Jessica writes:

Dear Dr. Cartmell,

I have read most of your books as well as several other parenting books, however there is a situation with our oldest son that I would like your advice on how to handle. He is 10 years old and for the most part a kind, sweet, and helpful child. He does well at school and all of his teachers love him and speak very highly of him. However, he often shows a disrespectful attitude to our family, especially using his tone of voice towards us and his two younger siblings. Most concerning is that every couple of months, when he is being disciplined he will totally loose it and refuse his consequences, yelling, throwing things and saying rude and unkind words. He is always remorseful later or the next day, but these episodes seem to repeat themselves. I believe he thinks he is being treated unfairly or at least that is what he says. Any advice would be appreciated!

Dr. Todd writes:

I'm glad that your son is doing well most of the time.  It sounds like there are a few times when his anger is getting the best of him.  Here is an idea that will help. 

Sit down with your son and reflect on the fact that while he is usually very respectful, every now and then his anger beats him and he chooses to talk/act disrespectfully, which hurts people in your family and gets him in trouble (e.g., loses privileges, etc.). Then, identify a few of the situations that he has gotten angry about, such as turning off a video game or going to bed.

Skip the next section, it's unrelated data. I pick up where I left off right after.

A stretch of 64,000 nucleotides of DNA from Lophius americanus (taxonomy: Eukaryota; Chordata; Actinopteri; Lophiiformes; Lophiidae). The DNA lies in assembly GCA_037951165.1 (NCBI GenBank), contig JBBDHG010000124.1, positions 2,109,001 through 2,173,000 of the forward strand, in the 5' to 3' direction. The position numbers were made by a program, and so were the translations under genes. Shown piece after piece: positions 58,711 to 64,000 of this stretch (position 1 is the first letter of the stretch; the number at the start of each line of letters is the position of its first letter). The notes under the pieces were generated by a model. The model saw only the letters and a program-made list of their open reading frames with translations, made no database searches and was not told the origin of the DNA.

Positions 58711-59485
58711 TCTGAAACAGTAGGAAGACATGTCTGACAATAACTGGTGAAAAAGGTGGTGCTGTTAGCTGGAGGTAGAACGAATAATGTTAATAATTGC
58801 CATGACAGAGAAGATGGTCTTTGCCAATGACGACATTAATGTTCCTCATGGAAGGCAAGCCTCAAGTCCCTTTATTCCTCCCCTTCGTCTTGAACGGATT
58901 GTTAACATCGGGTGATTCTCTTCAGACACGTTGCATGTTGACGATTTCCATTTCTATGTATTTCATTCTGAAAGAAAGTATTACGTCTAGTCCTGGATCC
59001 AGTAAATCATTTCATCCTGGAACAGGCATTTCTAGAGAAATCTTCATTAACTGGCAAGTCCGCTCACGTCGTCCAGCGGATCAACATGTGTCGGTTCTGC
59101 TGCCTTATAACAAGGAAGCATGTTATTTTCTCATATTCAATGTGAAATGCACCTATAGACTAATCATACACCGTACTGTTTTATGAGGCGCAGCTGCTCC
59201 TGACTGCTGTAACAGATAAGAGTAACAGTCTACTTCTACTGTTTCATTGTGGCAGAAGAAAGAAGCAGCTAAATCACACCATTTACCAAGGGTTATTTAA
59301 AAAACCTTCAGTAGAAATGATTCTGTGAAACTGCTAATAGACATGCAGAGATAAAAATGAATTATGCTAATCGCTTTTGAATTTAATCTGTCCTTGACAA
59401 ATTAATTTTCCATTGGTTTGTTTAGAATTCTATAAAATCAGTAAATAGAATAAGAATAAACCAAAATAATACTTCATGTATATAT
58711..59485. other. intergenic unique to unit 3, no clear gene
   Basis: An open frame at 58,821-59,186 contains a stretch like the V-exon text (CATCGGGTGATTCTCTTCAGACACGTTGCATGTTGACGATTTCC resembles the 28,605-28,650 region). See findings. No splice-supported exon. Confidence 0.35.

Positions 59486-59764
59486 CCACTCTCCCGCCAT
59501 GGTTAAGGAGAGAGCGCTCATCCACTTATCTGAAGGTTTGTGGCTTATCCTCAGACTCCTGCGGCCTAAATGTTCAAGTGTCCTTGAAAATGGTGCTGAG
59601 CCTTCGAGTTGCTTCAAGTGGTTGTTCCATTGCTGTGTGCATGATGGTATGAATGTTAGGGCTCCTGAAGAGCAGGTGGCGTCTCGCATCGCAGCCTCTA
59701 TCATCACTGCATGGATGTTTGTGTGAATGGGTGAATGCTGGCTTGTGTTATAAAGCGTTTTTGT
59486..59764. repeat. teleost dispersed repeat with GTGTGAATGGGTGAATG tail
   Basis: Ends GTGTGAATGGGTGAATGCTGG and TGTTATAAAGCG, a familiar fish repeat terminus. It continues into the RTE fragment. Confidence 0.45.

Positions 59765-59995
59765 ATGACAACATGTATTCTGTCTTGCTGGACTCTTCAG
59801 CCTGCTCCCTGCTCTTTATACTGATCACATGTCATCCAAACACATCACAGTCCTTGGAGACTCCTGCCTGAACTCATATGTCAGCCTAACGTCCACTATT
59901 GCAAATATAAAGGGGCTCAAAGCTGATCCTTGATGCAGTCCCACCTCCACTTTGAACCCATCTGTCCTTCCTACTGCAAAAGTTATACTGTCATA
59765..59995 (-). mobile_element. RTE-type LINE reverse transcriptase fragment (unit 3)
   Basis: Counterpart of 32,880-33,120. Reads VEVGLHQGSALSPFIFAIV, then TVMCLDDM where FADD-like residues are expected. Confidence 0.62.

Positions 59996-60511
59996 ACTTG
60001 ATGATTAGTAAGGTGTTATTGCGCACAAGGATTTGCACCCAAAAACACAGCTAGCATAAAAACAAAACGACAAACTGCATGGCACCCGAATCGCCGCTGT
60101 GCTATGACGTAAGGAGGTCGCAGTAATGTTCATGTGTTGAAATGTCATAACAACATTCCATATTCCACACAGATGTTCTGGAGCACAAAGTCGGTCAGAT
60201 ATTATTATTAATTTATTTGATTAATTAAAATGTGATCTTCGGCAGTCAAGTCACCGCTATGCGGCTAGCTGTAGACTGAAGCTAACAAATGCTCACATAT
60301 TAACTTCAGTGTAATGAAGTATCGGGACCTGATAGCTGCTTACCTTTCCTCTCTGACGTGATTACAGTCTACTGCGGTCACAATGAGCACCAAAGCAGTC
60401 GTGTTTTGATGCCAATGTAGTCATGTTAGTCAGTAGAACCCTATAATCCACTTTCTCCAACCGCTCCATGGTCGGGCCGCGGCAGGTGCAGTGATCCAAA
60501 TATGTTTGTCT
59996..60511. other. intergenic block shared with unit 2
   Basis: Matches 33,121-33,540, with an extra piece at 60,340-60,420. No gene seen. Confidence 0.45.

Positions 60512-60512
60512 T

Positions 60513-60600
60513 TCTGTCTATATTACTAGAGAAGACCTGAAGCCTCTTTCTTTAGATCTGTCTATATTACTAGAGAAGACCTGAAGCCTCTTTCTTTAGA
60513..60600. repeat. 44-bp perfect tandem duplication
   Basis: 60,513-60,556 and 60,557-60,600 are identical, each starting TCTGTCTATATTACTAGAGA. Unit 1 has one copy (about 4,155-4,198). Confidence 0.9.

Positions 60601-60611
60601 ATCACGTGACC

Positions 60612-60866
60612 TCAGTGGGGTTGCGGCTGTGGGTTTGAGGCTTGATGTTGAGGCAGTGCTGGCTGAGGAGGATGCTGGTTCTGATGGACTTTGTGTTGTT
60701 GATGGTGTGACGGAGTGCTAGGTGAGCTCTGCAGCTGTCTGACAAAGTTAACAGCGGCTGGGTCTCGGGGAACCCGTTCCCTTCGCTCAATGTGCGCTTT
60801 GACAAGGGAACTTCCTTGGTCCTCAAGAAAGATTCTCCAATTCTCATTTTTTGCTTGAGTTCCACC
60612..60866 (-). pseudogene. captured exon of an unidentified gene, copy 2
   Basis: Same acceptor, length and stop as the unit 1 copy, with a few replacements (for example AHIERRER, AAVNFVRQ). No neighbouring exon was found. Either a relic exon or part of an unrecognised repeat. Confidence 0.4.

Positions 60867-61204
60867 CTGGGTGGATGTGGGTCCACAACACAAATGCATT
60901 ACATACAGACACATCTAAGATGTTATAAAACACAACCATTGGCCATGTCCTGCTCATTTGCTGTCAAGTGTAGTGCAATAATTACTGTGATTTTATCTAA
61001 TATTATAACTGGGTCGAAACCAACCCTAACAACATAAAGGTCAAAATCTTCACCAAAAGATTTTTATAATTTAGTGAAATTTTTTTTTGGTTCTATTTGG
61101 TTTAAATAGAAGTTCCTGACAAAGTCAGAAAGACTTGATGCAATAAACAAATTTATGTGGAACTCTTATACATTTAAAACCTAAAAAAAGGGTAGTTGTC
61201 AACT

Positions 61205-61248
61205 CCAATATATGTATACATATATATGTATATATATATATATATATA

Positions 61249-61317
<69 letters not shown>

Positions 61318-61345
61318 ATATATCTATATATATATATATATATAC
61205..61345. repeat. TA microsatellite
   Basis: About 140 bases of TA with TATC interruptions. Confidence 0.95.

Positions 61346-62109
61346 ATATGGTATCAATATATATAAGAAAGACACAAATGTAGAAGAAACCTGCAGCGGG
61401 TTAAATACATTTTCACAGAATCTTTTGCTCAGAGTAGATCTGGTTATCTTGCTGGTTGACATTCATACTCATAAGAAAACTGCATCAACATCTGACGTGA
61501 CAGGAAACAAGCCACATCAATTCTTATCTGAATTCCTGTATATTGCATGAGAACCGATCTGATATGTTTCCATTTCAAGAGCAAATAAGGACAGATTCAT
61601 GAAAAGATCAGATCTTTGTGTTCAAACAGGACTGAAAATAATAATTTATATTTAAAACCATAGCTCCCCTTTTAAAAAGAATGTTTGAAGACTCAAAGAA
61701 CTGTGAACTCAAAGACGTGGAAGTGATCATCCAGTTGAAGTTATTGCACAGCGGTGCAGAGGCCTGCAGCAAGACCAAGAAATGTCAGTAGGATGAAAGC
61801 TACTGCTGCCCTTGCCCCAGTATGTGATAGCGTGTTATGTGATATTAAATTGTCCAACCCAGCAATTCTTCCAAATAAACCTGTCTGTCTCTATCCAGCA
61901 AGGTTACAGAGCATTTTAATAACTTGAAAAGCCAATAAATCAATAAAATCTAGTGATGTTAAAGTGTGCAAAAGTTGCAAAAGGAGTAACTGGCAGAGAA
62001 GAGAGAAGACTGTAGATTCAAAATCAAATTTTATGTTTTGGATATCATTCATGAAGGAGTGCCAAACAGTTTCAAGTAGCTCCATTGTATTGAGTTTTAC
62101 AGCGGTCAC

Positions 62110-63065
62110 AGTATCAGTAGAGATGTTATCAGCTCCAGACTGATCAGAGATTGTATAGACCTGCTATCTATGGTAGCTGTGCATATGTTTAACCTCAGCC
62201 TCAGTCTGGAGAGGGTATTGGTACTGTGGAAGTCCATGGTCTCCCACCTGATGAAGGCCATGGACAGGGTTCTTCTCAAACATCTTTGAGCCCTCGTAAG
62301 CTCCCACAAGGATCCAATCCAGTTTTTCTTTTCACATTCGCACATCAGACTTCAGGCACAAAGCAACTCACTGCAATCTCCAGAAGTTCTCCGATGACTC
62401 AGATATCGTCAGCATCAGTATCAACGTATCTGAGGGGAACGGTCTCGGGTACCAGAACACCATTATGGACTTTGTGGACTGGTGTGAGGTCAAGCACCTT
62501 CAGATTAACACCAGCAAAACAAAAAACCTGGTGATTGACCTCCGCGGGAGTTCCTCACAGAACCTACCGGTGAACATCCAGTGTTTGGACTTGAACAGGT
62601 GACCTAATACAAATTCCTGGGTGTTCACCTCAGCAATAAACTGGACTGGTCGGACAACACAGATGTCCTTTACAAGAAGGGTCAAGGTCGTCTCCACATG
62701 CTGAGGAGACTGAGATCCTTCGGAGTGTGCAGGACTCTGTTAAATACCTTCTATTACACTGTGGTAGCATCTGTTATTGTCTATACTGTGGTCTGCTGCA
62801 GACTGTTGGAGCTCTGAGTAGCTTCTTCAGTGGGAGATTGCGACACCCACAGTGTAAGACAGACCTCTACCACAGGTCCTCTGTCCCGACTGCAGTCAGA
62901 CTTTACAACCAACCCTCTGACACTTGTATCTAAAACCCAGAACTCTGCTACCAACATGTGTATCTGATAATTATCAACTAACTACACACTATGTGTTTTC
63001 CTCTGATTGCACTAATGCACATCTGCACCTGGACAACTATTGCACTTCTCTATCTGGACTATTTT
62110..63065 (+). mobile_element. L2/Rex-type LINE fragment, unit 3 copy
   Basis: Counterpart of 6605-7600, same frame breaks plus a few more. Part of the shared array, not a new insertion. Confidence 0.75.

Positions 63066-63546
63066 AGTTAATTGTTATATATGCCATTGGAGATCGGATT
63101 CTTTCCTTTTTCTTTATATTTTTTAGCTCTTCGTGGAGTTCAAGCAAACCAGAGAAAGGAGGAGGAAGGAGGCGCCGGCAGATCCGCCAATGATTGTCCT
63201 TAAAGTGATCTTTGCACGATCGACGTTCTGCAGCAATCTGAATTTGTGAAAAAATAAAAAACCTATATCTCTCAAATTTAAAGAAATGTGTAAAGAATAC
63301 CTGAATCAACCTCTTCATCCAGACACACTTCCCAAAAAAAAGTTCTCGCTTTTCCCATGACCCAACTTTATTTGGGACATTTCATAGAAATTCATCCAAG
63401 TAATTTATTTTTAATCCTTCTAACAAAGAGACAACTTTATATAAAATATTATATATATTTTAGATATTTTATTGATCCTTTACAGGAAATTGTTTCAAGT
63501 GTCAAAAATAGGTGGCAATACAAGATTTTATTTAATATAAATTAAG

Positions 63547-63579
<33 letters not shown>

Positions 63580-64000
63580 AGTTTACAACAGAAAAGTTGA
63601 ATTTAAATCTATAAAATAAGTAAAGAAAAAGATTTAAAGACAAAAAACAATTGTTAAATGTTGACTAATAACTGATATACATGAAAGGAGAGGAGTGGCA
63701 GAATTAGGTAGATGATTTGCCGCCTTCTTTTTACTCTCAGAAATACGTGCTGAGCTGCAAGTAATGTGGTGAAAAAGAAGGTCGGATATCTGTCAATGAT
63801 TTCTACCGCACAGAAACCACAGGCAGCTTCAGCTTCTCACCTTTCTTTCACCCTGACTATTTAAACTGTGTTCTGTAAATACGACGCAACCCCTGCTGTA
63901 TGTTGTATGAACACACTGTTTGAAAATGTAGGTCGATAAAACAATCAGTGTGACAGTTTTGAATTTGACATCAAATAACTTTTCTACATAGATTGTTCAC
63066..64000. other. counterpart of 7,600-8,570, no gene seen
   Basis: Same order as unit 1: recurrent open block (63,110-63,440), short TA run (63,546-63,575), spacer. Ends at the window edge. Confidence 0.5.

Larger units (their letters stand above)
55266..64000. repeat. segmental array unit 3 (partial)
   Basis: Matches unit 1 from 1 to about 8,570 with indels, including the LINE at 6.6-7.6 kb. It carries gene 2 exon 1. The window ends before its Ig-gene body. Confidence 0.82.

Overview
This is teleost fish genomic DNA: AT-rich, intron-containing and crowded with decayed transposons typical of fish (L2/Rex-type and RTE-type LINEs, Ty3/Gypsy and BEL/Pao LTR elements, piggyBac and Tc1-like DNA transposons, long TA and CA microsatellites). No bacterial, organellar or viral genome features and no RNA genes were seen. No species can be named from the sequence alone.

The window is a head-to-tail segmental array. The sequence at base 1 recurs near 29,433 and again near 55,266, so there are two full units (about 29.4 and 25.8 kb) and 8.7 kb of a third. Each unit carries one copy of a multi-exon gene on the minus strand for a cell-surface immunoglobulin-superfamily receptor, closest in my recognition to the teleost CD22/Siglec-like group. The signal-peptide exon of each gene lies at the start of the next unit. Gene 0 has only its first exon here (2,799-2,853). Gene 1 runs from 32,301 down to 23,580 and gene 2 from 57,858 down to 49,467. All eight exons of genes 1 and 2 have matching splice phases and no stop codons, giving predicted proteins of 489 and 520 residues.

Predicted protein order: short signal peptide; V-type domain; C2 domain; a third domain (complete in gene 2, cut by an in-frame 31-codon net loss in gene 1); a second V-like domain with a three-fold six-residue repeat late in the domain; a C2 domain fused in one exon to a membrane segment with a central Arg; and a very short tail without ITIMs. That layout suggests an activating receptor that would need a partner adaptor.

Next, figure out a few "flexible thoughts" that will help him in those situations--thoughts that he can say to himself that will help him make a good choice.  For example, when it is time to turn off a video game, he can think, "It's no big deal," and "I can play it again tomorrow."  When it is time to go to bed, he can think, "I should just do it," and "I can play again tomorrow." 

Help your son to memorize these flexible thoughts and encourage him to use them when these situations arise.  If he does, then they will help him make a much better choice with his words and actions.  If he does not use them, then he is more likely to act disrespectfully and get in trouble. 

Encourage him to use his flexible thoughts, practice flexible thinking with him (you might want to consider The Flexible Thinking Game), and give him appropriate negative consequences when he is disrespectful to others.  If his behavior gets too disrespectful, you can always consult with a good child therapist in your area.

Best wishes,

Dr. Todd

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